3 people like this
@dawnald (83852)
• Shingle Springs, California
15 Sep 09
I haven't heard that one, but there is a German one that is similar. My mother-in-law brought us some kitchen scissors and wanted us to give her a penny because it's bad luck to give scissors. I'm not sure if I ever did give her the penny though. But nope, I don't believe in that stuff. I'm not really superstitious about anything, gifts, ladders, mirrors, etc...
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@owlwings (33533)
• Cambridge, England
18 Sep 09
Somebody else has mentioned the German/Central European one about scissors. I'm interested that it got transferred to scissors at some point (scissors being a relatively new invention). I'm sure that the original one applied to knives (or any sharp, cutting instrument) and that, in the English/Celtic tradition, that has somehow been retained. I am, too, not 'superstitious' but I do believe in and am interested in the basis and beliefs behind superstition. I also don't see that any harm (and, perhaps, some good) comes from recognising that others may believe in such things and observing customs out of respect for them.
3 people like this
• China
15 Sep 09
I do think it is not a good way to give a knife as a gift. Firstly, knife is usually sharp. It may hurt others. Also, it means nothing as a gift. It does not show your warm greetings to the recipient. For me, I would not give knife as a gift. Usually I would give some money to the bride and the bridegroom when I am invited to attend their wedding. They can use money to buy what they want. So this is the best way to meet their needs.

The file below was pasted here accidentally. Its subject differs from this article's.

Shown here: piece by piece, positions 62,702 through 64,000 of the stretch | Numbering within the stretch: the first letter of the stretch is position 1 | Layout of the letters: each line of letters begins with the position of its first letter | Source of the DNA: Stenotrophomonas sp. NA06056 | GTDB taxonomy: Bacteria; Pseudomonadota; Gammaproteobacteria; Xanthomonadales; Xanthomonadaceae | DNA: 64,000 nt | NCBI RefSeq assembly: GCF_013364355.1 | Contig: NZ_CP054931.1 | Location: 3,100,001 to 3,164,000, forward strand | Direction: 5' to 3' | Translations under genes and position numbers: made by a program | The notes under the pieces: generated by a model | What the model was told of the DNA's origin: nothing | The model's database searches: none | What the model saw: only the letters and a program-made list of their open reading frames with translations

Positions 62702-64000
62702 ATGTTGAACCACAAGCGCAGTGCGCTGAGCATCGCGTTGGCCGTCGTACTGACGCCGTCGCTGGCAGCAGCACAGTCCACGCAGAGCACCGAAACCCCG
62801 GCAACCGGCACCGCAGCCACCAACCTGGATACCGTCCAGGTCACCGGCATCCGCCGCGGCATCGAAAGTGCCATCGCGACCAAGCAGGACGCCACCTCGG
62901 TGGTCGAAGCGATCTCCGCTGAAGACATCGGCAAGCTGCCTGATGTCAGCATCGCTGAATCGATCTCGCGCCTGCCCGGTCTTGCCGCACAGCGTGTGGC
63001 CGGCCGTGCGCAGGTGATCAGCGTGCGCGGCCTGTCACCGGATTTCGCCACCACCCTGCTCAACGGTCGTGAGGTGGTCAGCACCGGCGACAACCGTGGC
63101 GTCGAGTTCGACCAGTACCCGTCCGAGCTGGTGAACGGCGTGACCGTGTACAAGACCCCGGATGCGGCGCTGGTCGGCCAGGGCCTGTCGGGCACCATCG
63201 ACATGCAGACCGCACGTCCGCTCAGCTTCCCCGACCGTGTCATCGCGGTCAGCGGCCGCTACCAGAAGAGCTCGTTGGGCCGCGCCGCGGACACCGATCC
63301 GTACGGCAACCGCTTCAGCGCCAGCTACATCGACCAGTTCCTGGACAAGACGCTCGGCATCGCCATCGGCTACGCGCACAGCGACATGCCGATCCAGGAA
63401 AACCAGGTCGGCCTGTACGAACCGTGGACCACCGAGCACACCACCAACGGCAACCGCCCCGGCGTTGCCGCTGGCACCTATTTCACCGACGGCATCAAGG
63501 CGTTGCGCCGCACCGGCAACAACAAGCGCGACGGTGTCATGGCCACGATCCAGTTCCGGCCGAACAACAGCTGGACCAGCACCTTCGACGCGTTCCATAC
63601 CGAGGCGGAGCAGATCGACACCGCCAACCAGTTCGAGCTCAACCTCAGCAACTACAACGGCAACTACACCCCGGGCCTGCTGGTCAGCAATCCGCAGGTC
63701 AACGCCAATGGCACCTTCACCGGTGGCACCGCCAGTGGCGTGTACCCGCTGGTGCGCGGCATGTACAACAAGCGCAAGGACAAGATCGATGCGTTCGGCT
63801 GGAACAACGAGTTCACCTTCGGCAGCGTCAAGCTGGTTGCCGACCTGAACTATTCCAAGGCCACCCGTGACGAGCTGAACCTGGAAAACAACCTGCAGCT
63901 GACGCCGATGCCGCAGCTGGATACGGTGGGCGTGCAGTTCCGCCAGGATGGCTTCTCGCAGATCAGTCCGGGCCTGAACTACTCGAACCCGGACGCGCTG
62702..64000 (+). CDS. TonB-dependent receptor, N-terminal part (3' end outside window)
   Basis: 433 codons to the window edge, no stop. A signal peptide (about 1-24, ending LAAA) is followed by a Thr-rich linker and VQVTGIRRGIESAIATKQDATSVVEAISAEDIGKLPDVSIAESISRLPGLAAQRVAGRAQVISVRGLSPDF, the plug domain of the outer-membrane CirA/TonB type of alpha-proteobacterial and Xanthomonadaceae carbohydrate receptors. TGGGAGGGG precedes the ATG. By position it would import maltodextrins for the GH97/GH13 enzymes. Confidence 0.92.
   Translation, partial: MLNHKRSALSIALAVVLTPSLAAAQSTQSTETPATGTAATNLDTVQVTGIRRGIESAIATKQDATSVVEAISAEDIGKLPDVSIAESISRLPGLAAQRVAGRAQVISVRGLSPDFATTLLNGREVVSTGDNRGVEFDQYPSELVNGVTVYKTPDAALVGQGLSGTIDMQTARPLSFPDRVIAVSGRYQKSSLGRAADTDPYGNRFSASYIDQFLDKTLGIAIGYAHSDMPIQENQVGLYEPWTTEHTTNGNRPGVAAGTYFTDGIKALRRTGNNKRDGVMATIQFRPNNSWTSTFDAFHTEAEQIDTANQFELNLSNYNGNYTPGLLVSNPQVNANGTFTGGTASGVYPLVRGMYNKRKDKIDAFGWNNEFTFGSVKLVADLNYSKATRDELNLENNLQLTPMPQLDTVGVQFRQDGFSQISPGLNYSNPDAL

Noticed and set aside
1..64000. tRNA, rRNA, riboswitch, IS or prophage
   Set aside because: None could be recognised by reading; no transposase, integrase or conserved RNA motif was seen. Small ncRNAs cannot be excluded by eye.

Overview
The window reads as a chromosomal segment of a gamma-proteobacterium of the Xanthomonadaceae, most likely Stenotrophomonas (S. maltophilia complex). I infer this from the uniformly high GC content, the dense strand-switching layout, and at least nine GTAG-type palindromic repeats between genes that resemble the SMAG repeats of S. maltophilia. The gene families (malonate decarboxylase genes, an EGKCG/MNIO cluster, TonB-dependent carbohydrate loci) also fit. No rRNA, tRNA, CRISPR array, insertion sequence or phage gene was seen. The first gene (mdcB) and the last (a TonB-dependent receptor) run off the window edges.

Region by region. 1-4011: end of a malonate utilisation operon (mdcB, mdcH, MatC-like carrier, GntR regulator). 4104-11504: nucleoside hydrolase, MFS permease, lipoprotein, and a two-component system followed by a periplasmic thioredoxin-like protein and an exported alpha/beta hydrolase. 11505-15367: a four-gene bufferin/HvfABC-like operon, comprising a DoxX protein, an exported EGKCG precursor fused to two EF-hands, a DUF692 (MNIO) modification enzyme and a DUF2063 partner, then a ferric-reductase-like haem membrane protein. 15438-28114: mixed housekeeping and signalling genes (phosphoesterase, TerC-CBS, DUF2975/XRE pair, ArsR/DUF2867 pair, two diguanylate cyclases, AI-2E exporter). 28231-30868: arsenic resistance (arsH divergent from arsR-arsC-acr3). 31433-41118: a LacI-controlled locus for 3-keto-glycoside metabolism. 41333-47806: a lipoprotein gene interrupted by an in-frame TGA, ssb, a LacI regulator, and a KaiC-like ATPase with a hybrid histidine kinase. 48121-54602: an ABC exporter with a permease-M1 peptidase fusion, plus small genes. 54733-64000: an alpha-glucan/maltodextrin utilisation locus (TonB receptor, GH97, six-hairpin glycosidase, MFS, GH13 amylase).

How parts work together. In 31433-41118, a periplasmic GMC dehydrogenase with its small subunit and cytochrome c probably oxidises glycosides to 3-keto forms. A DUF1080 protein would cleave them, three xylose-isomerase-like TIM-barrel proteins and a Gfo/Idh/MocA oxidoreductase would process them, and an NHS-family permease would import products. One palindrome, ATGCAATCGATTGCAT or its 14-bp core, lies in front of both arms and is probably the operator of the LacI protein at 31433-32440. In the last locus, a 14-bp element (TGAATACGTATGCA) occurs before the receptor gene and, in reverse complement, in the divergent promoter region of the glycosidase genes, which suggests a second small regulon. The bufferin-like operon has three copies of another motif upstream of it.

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@owlwings (33533)
• Cambridge, England
18 Sep 09
I can see your point. You are obviously thinking of a gift as being symbolic (which most gifts are, in one way or another). I think that the custom of asking payment for a knife (or scissors) is also symbolic. It makes the gift into a 'transaction' and so absolves the giver from any intention of harm to the recipient or any danger of blame on the giver. It's a very old custom in Europe (and very often not known or forgotten). In China you have different (but equally fascinating) customs and 'superstitions' which you probably know but don't even think about as being 'different'!
3 people like this
@jugsjugs (13038)
15 Sep 09
I would never give anyone a knife for a gift as i think that it is bad luck neither would i give someone a knife block as a present as i think that is just as bad as a knife.I would never give anyone a purse with out putting money in it as that is said to give bad luck giving someone an empty purse.Happy Mylotting.
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@owlwings (33533)
• Cambridge, England
18 Sep 09